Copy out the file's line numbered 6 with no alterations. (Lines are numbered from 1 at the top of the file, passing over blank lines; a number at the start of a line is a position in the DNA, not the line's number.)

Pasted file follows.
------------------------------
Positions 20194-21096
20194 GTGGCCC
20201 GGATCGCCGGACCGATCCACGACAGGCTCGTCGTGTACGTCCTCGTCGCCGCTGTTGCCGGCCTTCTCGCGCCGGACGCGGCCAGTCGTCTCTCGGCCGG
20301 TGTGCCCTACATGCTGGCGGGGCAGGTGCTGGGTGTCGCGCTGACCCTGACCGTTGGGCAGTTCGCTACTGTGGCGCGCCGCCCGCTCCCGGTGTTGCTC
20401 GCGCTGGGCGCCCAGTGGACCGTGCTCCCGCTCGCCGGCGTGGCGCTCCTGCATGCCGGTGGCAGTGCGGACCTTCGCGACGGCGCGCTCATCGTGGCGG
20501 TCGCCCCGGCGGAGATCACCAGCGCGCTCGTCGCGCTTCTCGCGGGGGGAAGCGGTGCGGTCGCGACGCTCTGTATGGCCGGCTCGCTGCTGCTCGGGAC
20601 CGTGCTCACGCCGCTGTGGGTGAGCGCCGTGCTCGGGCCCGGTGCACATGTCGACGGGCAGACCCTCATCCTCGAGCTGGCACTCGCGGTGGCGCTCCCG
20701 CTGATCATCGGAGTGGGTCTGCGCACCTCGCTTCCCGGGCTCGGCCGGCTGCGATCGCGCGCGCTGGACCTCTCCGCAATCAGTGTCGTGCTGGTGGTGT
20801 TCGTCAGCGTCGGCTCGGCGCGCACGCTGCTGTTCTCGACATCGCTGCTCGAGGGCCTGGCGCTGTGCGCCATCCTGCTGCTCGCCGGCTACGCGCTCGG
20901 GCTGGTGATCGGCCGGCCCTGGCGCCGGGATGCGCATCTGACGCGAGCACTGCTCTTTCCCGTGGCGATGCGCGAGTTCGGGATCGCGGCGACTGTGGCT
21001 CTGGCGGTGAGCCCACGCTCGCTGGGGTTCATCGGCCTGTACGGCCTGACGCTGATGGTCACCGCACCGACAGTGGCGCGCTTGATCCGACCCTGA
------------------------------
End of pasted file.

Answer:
20501 TCGCCCCGGCGGAGATCACCAGCGCGCTCGTCGCGCTTCTCGCGGGGGGAAGCGGTGCGGTCGCGACGCTCTGTATGGCCGGCTCGCTGCTGCTCGGGAC